I spent some time over the past weekend looking into our Presidential candidates a bit more.
McCain: I have been a McCain supporter for many years (I even gave him a small contribution back last summer when he was essentially written off), but some of his recent (pandering to the Right) speeches and the like had bothered me so I wanted to go back to the basics. I can say that I had never given John McCain a second of thought before I heard an interview with him maybe 10 years ago on an NPR show. The interview lasted for a full hour and was entirely devoted to a discussion of Ernest Hemingway novels and characters. Suffice it to say that I was both very impressed and very intrigued. Here was a US Senator talking in a very intelligent and passionate manner for an hour on a relatively esoteric subject without, as far as I recall, any mention of current events or anything else that could be used for campaign purposes. After hearing that, I began to pay some attention to Senator McCain and the more I learned of his positions the more I liked him. I was an enthusiastic supporter in 2000. I have done some Googling but am unable to find a link to that NPR show, I would really like to hear it again. However, I did find this interview, done in 2002 when he was not campaigning for anything, that I think gets at his character as well.
Obama: Enter Barack Obama. I don't think I knew anything of the man until maybe a year or so ago when his name entered the media mainstream. I had no intention of even thinking of supporting him until I began to see him speak. There are two main reasons that I would now consider voting for him.
One, the man is truly an inspirational speaker. The power of the presidency is largely that of the bully pulpit and here is a man who may be able to inspire enough of the American public (doesn't need to be too many) to begin to care that members of Congress will need to move on many issues in larger steps than would normally be the case. Now, I am pretty much a conservative on most issues, but I do think that it may be necessary now and then to have a progressive liberal type consensus take charge for a short period and push the country a little bit harder in the general direction it needs to go to protect and enhance America's unique society. I think of some of the domestic policies of the Johnson administration as an example. After that hard nudge in the right direction, more conservative leaders can hopefully guide the ship in a responsible fashion until it has once again strayed off course to far.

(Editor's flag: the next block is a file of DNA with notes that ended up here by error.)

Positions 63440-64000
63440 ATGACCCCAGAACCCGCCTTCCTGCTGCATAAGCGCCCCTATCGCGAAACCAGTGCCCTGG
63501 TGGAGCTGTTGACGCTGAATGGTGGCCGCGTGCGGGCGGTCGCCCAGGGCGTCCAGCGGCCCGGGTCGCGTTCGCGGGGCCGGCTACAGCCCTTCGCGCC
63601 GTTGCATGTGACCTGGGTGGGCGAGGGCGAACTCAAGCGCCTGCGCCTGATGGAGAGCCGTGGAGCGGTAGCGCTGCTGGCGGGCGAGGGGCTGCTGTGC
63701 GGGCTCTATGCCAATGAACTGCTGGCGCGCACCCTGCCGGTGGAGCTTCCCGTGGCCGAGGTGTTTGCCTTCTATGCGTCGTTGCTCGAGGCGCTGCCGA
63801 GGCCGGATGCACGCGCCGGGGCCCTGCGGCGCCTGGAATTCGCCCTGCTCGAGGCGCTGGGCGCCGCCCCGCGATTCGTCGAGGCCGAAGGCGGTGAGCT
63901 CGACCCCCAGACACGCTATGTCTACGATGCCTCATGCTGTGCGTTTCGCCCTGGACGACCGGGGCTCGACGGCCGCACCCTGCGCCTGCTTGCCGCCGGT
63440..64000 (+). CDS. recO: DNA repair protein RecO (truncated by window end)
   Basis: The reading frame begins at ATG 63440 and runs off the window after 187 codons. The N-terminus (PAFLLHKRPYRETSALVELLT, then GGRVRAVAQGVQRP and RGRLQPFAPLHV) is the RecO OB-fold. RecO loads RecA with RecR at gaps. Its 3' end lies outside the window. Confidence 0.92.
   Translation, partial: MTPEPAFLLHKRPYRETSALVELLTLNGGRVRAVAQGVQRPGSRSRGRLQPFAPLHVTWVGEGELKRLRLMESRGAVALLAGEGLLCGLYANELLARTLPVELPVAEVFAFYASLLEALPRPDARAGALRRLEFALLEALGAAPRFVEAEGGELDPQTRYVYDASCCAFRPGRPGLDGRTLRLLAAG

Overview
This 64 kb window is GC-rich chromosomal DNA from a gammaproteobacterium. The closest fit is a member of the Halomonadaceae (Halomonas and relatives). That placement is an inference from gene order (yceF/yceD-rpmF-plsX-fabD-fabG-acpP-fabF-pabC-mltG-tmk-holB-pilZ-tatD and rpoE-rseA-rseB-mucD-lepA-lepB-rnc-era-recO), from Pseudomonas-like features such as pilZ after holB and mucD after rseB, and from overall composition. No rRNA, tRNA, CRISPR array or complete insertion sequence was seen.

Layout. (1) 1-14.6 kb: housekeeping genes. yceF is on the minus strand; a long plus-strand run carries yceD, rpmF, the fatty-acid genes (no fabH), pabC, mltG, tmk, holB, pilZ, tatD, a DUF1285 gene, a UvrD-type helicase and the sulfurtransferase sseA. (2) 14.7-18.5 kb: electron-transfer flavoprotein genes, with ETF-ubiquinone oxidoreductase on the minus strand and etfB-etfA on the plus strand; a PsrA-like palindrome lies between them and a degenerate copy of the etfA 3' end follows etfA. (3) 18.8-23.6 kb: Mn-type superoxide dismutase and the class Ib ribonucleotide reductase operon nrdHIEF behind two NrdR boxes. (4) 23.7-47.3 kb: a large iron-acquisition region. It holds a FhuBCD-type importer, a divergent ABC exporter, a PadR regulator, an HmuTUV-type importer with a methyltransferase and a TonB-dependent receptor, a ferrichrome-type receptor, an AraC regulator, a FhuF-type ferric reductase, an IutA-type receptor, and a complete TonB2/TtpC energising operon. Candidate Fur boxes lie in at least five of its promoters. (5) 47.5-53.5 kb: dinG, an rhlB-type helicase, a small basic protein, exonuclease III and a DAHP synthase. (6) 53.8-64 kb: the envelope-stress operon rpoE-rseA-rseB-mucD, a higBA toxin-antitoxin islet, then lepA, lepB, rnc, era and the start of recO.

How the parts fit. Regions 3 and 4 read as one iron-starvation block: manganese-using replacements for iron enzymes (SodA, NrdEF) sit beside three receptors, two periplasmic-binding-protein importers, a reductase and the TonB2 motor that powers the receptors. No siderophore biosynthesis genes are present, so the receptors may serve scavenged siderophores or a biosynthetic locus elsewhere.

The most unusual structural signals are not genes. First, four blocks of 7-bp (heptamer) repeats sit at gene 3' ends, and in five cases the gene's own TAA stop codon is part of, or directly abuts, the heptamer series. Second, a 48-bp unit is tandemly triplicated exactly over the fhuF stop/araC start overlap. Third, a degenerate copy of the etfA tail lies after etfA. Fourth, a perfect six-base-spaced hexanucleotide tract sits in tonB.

Second, having lived for some time outside of the US, I am particularly sensitive to America's image abroad. While America's soft power in many ways is not eroding at all (in fact I think it might be said that the 21st century will truly be America's century in that the emerging global culture seen in so many places around the world is essentially American in character), I do believe that some of the more beneficial aspects of that soft power have been diminished over the past some years. It is depressingly common to see foreign tyrants, corrupt politicians, evil businesspeople, religious zealots, and a host of other deprave characters try to justify their actions by pointing to superficially similar actions by America and its leaders. Of course, in most cases a few minutes of research will demonstrate the the scale of the evilness (whatever it is) is not comparable, these facile comparisons made in sound bytes on overseas media to have an effect on how America is perceived. The election of someone of the background (both racial and personal history) of someone like Barack Obama is about as powerful a pro-American visual soundbyte (can u say that?) as I can think of.
I found this nice talk with Obama from a few years ago. I would encourage anyone interested to watch it. By the way, the website is just great too.
Clinton: I do not support Hillary Clinton. Though I do not deny her obvious intellect, I simply feel her to be too inauthentic and divisive to support.
So where does this leave me? I am happy to still have another 6 months before the November election to think on it some more. Right now, I am concerned about McCain's age. When I see him recently he often seems like an old man, repeating himself and perhaps becoming a bit more close minded. When I see Obama, I am concerned that he may be a bit too liberal for me (by too liberal I mean does not appreciate the role of personal responsibility to the extent I consider appropriate). I am also concerned that he simply does not have enough relevant experience to adequately prepare him for the job. I would be much happier if he had at least a full Senate term under his belt.
In any event, Americans are fortunate to have the opportunity to choose this year between candidates of a higher quality than I think has been seen in some time.